A first reading: Main points of Barfield’s “Saving the Appearances”, as I understand them

  • Barfield takes the true nature of things as they are in themselves (as opposed to things as sensed and conceptualized by us) to be what is revealed by physics. The precise nature of this revelation of “the particles”/”the unrepresented” does not matter much for the argument, only that the world thus revealed is quite alien to our ordinary way of thinking and speaking about the world.
  • Therefore, phenomenal objects like rainbows and trees are actually a combination of sense data stimulated by the objects themselves and a layer of ordering and interpretation imposed unconsciously by the mind.
  • The distinction between this unconscious “figuration” and conscious thought about the resulting phenomena (“alpha thinking”) is crucial. E.g. the experience hearing a dog barking seems to be unitary. I don’t (consciously) first experience sound from acoustic waves stimulating my ear, then think to myself “What is that noise?”, then compare with all the sounds I remember, and conclude that the sound is a dog. All that must be going on in the background, but I don’t consciously think through each step. Therefore, the raw material of all my alpha thinking has already gone through a level of mental processing.
  • Unlike Kant, but like Spengler, Barfield thinks these “figurations”/”representations” are not fixed structures of the human mind, but are at least partly social constructs, which have varied among peoples and among times. As will be seen below, he differs from Spengler in that he thinks it possible for people to creatively alter their representations.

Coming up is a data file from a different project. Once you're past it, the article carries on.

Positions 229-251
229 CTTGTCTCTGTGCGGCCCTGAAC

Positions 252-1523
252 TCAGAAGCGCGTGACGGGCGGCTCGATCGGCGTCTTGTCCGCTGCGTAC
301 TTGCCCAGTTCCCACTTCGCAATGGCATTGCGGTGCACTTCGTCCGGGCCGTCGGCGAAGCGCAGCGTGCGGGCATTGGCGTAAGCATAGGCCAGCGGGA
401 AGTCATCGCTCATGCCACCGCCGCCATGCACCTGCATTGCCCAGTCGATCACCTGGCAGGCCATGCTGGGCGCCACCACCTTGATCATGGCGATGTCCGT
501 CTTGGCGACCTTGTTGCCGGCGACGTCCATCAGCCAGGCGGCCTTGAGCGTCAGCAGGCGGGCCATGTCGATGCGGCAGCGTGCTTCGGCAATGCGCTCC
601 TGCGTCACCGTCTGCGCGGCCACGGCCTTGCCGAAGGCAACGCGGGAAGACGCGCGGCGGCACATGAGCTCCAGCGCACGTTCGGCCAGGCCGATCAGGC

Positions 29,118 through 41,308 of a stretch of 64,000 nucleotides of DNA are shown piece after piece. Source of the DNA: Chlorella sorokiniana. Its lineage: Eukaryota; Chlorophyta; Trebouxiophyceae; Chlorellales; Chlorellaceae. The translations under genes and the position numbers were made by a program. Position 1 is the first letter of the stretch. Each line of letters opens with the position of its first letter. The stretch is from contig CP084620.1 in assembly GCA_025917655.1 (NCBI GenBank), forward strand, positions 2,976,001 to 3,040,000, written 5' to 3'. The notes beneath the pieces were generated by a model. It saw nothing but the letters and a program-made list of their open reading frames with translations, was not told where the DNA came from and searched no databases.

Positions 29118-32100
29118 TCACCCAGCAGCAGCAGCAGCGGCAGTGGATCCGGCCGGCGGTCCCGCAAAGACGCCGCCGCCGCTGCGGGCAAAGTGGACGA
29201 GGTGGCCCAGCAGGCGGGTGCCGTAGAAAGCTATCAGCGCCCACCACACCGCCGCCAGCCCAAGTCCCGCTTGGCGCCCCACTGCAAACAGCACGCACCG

• We can also think about how we think. This he calls “beta thinking”. The entire investigation of figuration, alpha thinking, and beta thinking is itself an exercise in beta thinking.
  • Primitive peoples don’t do beta thinking, but they are aware of being involved in their figurations in the following indirect sense. They imagine that the phenomena are manifestations of things like themselves, e.g. animist spirits. This identification is said to be at the level of figuration rather than as a conscious (alpha thinking) inference. This outlook is called “original participation”, presumably because we can share the same states/actions as these beings behind the phenomena. “Participation” is a crucial concept in the book, and I think I still don’t really understand all that Barfield means by it.
  • We are apt to deeply misunderstand Greek and medieval thought because we impose our own representational world onto them, so that even individual words take on rather different meanings from what they originally had.